CATS Grand Hike to the Essex Inn
Plans for the CATS Grand Hike to the Essex Inn on May 14, 2016 are in full swing. This year you can meet at the Essex Inn and catch a shuttle to the beginning of the hike in Wadhams. Shuttles will be running every 15 to 20 minutes from 12:00 to 1:30 p.m. so you can start at whatever time you need to walk the 11 miles and reach the Essex Inn in time for the BLOCK PARTY from 4:00 to 7:00 p.m. As in the past two years, there will be oases along the way where you can rest, fill up your water bottles, have a snack and use a port-a-potty. The Block Party will feature live music, refreshments, and restorative yoga and massage for tired hikers. There is no charge for the block party and non-hikers are also invited. For more information and to register, click here.
Dream Trail Designers
On March 19 a group of young hikers met at the Erin Hall Studio in Westport to Design their own Dream Trail. Our trailblazers created many new trails at the workshop as you can see from the maps they made. Pictured from left to right are: Margot Hall, Felix Haskins, Lila Kullman, Natalie McDaniel, Ooona Hall, Alexander Goff, Otis Wekin, Ezra Wekin and Grace Kullman. For information on future events, click here.
Trail of the Week
If you want to take a different kind of a hike, this week we suggest a hike on the Champlain Bridge Trail in Crown Point. Begin by the Crown Point State Historic Site and hike across the bridge to experience some of the most magnificent views around. This handicapped accessible “trail” is an easy, one-mile round trip.
Part 8 – Conservation Easement Costs[See the previous posts discussing conservation easements here.]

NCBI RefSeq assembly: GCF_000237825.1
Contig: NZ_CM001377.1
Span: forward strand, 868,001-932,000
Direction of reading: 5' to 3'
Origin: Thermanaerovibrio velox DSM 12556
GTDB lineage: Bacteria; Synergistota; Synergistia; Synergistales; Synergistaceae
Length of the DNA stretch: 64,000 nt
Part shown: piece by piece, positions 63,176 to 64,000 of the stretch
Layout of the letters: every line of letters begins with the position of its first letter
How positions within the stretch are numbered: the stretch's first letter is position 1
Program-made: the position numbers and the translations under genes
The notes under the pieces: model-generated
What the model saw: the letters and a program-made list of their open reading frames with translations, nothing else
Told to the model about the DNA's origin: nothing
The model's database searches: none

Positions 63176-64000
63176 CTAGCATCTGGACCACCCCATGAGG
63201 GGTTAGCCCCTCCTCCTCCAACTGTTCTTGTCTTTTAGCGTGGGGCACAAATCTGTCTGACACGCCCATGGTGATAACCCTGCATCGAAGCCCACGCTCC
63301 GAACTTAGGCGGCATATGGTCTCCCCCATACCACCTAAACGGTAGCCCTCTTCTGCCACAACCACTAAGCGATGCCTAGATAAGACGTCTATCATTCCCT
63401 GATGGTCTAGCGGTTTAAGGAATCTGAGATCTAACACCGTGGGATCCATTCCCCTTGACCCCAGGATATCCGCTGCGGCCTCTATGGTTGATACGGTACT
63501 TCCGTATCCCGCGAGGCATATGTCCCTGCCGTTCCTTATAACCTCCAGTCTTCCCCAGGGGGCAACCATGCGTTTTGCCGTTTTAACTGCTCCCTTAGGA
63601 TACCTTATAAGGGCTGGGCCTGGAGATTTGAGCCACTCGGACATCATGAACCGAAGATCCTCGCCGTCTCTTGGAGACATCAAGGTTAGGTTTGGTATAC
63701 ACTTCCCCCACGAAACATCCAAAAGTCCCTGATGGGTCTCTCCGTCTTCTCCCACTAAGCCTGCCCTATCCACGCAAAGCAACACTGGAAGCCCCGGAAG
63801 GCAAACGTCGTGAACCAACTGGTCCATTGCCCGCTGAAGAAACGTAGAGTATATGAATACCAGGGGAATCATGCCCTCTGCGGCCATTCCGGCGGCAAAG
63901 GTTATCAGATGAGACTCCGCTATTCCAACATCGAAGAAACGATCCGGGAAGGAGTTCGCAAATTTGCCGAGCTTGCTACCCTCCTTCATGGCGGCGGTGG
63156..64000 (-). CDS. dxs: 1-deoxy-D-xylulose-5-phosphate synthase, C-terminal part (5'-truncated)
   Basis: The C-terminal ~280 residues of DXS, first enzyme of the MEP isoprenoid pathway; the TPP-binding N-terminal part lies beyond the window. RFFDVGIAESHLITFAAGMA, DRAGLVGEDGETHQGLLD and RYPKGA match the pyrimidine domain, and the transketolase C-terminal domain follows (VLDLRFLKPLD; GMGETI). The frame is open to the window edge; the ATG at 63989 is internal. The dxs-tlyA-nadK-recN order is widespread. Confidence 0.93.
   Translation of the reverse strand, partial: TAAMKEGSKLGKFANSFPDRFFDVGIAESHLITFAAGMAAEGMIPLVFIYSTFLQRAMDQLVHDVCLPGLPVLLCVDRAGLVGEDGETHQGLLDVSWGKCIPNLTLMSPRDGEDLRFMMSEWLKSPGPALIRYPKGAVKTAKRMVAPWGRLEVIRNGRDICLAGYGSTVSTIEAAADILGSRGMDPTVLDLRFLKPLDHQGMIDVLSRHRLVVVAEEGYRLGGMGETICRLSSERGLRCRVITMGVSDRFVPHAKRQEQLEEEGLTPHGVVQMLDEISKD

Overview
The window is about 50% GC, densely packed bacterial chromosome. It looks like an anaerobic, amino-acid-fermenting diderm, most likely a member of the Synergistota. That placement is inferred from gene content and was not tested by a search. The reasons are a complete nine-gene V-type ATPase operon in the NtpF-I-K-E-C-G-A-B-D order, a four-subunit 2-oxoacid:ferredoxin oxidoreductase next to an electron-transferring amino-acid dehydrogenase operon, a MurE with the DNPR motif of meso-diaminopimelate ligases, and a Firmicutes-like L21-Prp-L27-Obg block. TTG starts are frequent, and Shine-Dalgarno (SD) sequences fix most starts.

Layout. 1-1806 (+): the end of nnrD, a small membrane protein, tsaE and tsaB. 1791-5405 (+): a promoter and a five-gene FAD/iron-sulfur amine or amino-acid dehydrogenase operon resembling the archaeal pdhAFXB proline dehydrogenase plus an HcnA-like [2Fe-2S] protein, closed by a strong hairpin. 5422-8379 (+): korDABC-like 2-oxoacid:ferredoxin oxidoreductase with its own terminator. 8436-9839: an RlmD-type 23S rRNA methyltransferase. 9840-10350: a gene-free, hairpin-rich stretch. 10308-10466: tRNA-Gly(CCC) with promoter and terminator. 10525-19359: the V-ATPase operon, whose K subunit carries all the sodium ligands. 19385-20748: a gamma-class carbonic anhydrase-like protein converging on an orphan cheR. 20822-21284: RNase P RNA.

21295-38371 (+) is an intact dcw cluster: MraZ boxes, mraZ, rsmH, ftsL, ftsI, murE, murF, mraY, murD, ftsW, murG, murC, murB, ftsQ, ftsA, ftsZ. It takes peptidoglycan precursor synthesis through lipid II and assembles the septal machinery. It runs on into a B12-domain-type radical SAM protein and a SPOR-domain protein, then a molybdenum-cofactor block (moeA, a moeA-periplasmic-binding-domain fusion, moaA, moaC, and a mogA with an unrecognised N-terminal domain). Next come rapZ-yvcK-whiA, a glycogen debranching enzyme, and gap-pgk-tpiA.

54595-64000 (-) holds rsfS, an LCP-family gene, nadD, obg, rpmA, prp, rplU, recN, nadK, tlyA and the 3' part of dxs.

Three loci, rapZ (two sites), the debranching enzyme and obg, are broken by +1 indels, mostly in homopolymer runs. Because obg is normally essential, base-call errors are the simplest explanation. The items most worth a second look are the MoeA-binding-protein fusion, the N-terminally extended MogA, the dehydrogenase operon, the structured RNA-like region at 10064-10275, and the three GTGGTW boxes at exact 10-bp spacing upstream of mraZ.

A conservation easement (CE) is an excellent way to preserve natural habitat, conserve farmland, and protect clean water. It can also be costly. Here’s what goes into those costs:
The Appraisal establishes the CE’s value. If the landowner is donating the CE, the IRS requires him to pay for the appraisal. If the landowners sells the CE, the Land Trust may pay for the appraisal. Estimated cost – $3,500
Lawyers review the CE and arrange the transaction. Estimated cost – $2,000.
A Survey may be needed for the whole Property or just to identify areas where structures can be built. Estimated cost of a full survey – $10,000.
Transaction Costs include updating the title to the Property, getting title insurance, paying real estate transfer taxes, and closing costs. Estimated cost – $2,000.
Land Trust Staff Costs include inspecting the Property, negotiating the CE, creating a Property Description Report, contracting for appraisal/survey/title work, and completing the transaction. Estimated cost – $3,500.
Stewardship Endowment is intended to provide earnings that pay for 1-2 days of staff time to annually meet the landowner and review the status of the Property. Estimated cost – $7,500
Easement Defense Fund is a predetermined amount aside for each CE that will be combined with insurance coverage to pay legal costs in the rare case that the Land Trust needs to legally enforce the CE. Cost – $3,000.
So, that all adds up to $31,500. That’s a lot of money. Before you start writing checks or say, “No way,” just “hold your horses” as my father used to say and look forward to next week’s piece on CE’s where I’ll discuss programs to cover those costs and how the benefits of donating a CE can offset the conservation easement expenses.
CATS Executive Director